A Conversation With...Eva Lang
Recently, AccountingWEB had the opportunity to sit down and talk with Eva M. Lang, CPA/ABV. ASA.executive director of the Financial Consulting Group, the largest alliance of business valuation and consulting firm in the United States. Ms. Lang is a nationally recognized teacher, speaker and author. In 2004, she was named to AICPA Business Valuation Hall of Fame for her contributions to the advancement of the business valuation profession. She is also author of the book "The Best Websites for Financial Professionals" (John Wiley & Sons, 2003).
AW: Business valuation seems to be a popular topic these days, but also one that is not well understood, why is that?
EL: Business valuation has traditionally been a niche area
practiced by non-accountants. It's not on the radar for many accountants because it is not a 100 percent accounting related career path. To succeed in business valuation, a person needs different skills, and perhaps even a different personality, than are needed to succeed in traditional accounting areas. Business valuation is heavily focused on finance, for instance. Many cases end up in court, so anyone practicing business valuation must be prepared to be an expert witness. In that sense, business valuation has more consulting work than most traditional accounting fields.
AW: Where do most accountants learn about business valuation?
EL: Well, business valuation is not something taught in most business schools, so it is something accountants discover when they hit the streets and begin their career.
AW: Is that how you "discovered" business valuation?
EL: Yes. I was working as a stock broker and answered an ad from a business valuation firm. As I learned more about the field, I discovered that business valuation included the things I liked most about being a stock broker, which was looking at market dynamics and learning what companies were about, without the sales, which I wasn't very good at anyway. I've been very fortunate in my career, to have the opportunity to connect with people brighter and more capable than I am.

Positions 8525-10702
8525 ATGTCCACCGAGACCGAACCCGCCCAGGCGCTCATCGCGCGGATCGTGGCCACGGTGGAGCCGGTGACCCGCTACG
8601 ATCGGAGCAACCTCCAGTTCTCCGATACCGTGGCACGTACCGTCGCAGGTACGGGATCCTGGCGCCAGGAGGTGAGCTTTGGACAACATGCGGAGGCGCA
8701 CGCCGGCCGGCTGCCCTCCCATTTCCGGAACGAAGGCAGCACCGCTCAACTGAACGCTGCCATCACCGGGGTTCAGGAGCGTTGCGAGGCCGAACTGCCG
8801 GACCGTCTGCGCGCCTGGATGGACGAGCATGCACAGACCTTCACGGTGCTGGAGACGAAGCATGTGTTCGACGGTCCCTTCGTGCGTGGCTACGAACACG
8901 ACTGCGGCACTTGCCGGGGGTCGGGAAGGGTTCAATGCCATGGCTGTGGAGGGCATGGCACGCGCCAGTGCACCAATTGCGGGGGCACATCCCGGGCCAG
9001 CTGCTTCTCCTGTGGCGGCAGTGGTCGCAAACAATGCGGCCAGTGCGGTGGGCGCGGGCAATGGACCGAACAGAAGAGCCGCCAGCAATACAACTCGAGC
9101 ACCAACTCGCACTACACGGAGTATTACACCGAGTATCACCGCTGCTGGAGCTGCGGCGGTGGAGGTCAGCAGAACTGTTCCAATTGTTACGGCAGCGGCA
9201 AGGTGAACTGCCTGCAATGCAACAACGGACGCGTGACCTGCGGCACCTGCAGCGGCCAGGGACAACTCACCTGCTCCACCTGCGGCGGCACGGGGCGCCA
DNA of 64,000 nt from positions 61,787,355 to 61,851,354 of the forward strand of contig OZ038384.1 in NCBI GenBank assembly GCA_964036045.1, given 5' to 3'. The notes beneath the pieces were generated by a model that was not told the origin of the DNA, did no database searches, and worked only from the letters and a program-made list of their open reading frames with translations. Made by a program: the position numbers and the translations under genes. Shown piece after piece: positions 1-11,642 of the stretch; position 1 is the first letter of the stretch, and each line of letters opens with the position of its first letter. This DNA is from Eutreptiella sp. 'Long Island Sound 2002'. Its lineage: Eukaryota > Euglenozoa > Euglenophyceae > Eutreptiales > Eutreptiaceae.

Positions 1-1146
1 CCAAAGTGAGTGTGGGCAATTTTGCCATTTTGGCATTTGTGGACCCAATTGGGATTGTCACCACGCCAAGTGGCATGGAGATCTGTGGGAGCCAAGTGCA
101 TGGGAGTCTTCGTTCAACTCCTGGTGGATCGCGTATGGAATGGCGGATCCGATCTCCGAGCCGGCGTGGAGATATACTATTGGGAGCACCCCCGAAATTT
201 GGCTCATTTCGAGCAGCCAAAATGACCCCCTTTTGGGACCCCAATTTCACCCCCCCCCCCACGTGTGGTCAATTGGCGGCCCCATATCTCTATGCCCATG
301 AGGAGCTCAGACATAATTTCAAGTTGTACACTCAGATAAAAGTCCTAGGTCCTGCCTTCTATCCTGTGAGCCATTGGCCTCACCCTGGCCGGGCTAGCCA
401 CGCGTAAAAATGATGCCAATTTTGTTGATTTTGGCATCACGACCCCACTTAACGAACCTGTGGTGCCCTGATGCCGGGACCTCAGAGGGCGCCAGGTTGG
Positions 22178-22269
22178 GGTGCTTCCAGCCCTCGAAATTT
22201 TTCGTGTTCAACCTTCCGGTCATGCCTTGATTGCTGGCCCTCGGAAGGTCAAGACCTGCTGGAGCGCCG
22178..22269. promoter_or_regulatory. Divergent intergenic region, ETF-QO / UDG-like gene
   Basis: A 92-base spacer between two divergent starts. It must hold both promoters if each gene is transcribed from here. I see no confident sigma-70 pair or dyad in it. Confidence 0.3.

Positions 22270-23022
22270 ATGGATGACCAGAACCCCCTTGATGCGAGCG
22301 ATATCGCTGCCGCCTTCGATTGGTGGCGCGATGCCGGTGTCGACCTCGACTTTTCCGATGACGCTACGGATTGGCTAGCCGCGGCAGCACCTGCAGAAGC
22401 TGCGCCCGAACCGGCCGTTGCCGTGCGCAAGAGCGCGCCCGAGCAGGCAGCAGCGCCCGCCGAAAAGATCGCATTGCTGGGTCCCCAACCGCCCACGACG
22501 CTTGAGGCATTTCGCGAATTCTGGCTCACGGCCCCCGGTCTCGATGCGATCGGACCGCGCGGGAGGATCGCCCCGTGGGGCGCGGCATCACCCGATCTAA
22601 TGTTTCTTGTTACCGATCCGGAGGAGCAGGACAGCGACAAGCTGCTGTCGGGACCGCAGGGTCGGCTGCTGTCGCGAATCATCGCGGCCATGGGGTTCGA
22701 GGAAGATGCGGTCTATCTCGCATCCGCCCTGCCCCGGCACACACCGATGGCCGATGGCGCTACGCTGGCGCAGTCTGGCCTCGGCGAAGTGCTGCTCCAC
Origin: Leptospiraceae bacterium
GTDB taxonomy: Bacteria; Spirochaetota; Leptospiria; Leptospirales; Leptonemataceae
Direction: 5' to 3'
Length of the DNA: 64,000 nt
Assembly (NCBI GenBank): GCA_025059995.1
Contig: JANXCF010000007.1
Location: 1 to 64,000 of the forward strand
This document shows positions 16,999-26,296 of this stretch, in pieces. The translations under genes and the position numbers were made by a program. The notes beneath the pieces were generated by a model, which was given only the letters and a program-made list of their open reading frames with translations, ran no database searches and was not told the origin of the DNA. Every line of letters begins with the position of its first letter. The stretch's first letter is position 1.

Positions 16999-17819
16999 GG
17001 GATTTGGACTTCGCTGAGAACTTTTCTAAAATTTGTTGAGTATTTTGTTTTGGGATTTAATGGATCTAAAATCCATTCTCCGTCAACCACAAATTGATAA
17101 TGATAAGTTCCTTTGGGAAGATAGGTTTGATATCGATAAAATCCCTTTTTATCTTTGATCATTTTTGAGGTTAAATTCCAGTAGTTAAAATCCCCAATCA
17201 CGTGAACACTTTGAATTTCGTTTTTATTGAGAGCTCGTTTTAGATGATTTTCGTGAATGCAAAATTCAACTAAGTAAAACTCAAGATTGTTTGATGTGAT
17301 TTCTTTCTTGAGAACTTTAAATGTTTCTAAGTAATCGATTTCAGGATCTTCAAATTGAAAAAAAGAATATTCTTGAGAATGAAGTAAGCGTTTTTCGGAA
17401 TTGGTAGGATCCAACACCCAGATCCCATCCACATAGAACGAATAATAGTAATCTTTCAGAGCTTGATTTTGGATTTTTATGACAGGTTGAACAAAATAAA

AW: Would you say that making connections is vital for anyone entering the business valuation field?
EL: Certainly connecting with others is important in business valuation, as it is in any field. Of course, there are many more resources available to anyone interested in business valuation today than there were 20 years ago. AICPA is a great resource. Professional societies in many states offer regional classes and host conferences where individuals can get information and find
mentors. There are numerous books on the topic, as well.
AW: What do you like most about business valuation?
EL: A business valuation report tells the story of a company, how they got to where they are, including the problems they encountered and how they were handled.
AW: What advice would you give to someone, or even a firm,
interested in the field?
EL: Business valuation is an interesting and compelling career choice. They should look into the resources available to them from professional organizations such as the AICPA or the American Society of Appraisers. It is very important if they work in a firm that doesn't do business valuation or in which they are the only one in the firm doing business valuation, to make connections so that even if you decide business valuation is not for you, you have someone you can refer clients to.
Voice of the Editor
Which isn’t completely true. I mean, occasionally I drop by when I manage to sneak out of the nonstop frat party over at Going Concern, but I’m mostly a wallflower over there. I’m happy to say that I’ve been given express permission (or explicit orders, if you like) to wander over here to AccountingWEB more often.
Why is that, you might ask? My job is to replace the irreplaceable Gail Perry as Editor-in-Chief. What does that mean? I don’t really know! I think it’ll be fun getting a feel for things, throwing in my own thoughts here and there, and listening to the discussions you’re having about the accounting profession.